I've got a confession to make: When discussing the King of Prussia Mall, I have never been able to accurately distinguish one "side" from the other. In other words, the Court from the Plaza.
So my directions to family and friends have always been generalizations like, "Go to the part that has The Cheesecake Factory." Or, "It's the one with the Apple Store."
But now, none of that matters anymore.
Earlier this month, the last piece of steel was placed on a wing that joins the two existing buildings, creating a shopping destination that is now one contiguous experience.
At a press event previewing the addition, David J. Contis, Senior Executive Vice President of Simon Property Group Inc. (the mall's owners), summed up the occasion: "And as of today, there will be no more King of Prussia Plaza or King of Prussia Court; there will just be King of Prussia Mall."
The project is about halfway through its completion, with an official ribbon cutting scheduled for fall 2016. Once it opens for business, an additional 170,000 square feet of space will be added to the mall's footprint, which Contis described as the length of more than three football fields. Filling that additional space will be 50 new stores, including some luxury brands new to the area, as well as a marketplace café that will feature celebrity chefs.
Contis cites other perks: Wi-Fi, spacious restrooms and plenty of stylishly designed open space. "We're including places to just hang out," he says. "Because who doesn't like hanging out at the mall?"
There were, understandably, design challenges along the way. "When this was conceived about three years ago, we were sitting in our offices in Indianapolis saying, ‘Why is this amazing shopping center two shopping centers?' And initially we said because it's been too hard to try to figure out how to fix it. But we knew there must be a way. So we sketched and sketched and finally came up with a plan," Contis describes.
At first, logistics seemed daunting. The addition needed to accommodate several floors, span a road and an existing parking lot and ensure that all retailers could continue to serve their customers, even through two very active holiday seasons.
As part of the sneak-peek of the project, Contis and his colleagues arranged a walk-through. We donned hardhats, marched through Macy's (garnering some rather odd looks from shoppers) and went behind the scenes, mounting a staircase that will eventually be accessed only by service and maintenance crews.
Our tour guide was Sam Fattah, Vice President of Project Management for Simon.
Fattah showed us to several maps and renderings along the way, orienting the group to where we are and what shoppers will encounter once the wing is complete. He pointed out a strip of concrete and brickwork in the floor, highlighted with orange spray paint. "This is a significant juncture," he explains. "It's the expansion joint where the old mall meets the new building. So the former mall ended right here."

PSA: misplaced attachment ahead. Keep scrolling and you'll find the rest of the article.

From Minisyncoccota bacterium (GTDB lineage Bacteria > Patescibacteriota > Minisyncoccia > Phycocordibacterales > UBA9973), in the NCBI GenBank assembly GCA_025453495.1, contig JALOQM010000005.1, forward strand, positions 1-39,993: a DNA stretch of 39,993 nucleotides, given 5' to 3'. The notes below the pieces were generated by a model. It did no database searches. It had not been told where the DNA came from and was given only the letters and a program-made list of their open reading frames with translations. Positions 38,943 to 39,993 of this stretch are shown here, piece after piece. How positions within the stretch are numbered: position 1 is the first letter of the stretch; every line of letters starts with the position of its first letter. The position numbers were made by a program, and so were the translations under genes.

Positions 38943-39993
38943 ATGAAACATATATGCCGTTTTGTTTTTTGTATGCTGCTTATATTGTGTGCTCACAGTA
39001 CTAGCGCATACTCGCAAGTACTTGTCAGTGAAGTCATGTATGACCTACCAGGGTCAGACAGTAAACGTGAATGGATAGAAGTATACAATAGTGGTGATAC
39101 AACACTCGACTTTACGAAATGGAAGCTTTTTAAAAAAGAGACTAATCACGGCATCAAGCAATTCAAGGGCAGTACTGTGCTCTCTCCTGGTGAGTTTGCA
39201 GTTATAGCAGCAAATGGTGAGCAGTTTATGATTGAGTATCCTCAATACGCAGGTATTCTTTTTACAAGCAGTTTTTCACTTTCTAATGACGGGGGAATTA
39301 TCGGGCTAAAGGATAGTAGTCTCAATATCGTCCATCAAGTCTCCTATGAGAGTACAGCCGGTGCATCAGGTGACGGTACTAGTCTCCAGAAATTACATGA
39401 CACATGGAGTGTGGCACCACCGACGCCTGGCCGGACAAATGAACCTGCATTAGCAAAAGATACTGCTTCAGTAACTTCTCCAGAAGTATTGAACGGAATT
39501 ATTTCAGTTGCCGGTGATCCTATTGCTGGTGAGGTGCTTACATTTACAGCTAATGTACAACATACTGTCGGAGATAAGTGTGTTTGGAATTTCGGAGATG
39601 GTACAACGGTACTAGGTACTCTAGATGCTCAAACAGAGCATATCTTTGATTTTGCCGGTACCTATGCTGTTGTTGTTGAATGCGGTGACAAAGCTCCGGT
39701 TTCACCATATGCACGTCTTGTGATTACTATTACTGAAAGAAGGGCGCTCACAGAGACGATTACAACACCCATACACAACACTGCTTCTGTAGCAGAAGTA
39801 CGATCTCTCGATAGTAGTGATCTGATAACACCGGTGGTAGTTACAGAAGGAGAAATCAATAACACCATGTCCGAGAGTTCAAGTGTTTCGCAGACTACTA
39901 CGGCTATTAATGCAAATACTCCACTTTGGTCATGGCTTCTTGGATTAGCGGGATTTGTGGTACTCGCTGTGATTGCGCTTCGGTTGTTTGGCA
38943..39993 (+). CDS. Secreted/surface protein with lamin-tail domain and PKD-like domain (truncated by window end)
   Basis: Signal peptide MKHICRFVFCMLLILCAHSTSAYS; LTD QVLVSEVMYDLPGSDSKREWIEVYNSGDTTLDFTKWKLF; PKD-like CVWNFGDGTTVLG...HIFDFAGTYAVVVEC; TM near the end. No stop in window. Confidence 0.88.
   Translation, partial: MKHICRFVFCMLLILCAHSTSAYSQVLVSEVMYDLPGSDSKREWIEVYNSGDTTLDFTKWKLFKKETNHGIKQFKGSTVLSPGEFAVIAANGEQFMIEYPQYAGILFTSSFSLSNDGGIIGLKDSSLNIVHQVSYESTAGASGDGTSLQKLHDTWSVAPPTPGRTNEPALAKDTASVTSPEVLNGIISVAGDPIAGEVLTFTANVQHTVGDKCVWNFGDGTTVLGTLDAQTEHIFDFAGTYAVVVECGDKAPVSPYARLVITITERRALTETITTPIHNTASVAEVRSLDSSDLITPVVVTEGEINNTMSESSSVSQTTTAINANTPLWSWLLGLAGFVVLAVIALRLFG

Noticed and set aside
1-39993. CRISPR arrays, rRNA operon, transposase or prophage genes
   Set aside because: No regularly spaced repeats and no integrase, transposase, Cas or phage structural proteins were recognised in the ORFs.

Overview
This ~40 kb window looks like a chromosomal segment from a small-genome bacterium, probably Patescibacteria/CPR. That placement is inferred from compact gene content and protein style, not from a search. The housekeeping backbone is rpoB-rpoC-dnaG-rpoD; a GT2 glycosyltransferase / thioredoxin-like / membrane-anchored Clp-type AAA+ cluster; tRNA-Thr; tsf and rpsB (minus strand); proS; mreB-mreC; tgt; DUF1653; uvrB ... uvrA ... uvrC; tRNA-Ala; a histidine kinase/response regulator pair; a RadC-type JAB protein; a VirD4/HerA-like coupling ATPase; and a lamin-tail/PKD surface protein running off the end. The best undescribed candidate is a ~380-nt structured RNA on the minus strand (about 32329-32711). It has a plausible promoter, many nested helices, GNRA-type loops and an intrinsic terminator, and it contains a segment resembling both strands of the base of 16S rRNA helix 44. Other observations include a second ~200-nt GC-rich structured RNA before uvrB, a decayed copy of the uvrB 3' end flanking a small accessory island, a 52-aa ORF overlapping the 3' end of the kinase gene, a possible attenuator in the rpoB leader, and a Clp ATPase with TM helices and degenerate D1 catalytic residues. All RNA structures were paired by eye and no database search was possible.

We walked the entire length of the new construction, with Fattah pointing out the site for the new café and new common areas, which will provide device-charging stations and a concierge-level guest service center. New entryways will provide access to anchors Neiman-Marcus, Bloomingdales and Macy's, and the ceilings sport plenty of skylights.
He walked us to the open-air perimeter, yet to be enclosed by walls. Fattah pointed out the site of the new parking garage that will soon rise on Mall Boulevard.
"We knew the old parking lot had to come down," he says. "It was difficult to navigate and wasn't optimally designed from a capacity standpoint. What is taking its place is a state-of-the-art parking structure. It will be connected by four escalators, allowing direct access right into the mall, and offer valet service. It will have level counters, so parkers will know immediately if spaces are available."
I asked if the construction work - done by 400 workers who are overseen by four separate project managers - is around the clock, seven days a week.
"Six," Fattah corrects. "And I'm monitoring all of it." He nods to the nearby Crowne Plaza. "When I stay here, I get the same room at the front of the hotel. If I can hear work continuing, I know everything is okay."
Fattah says that the design of the new wing also brought an opportunity to consider traffic flow in and out. Referring to the network of roads that include Mall Boulevard, he observes, "Looking at it from above, I call it Spaghetti Junction because it looks like something of a tangle. But actually, the logic behind it is to make sure that no roads cross. So exiting the mall is as easy as possible. Cars won't have to wait at intersections; they'll be able to get right out. And that will be crucial, especially during the holidays."
He continues, "We are making it as simple as possible.
"I keep thinking that if I can bring my 16-year-old daughter and she can navigate the exit without freaking out, we'll have done our job."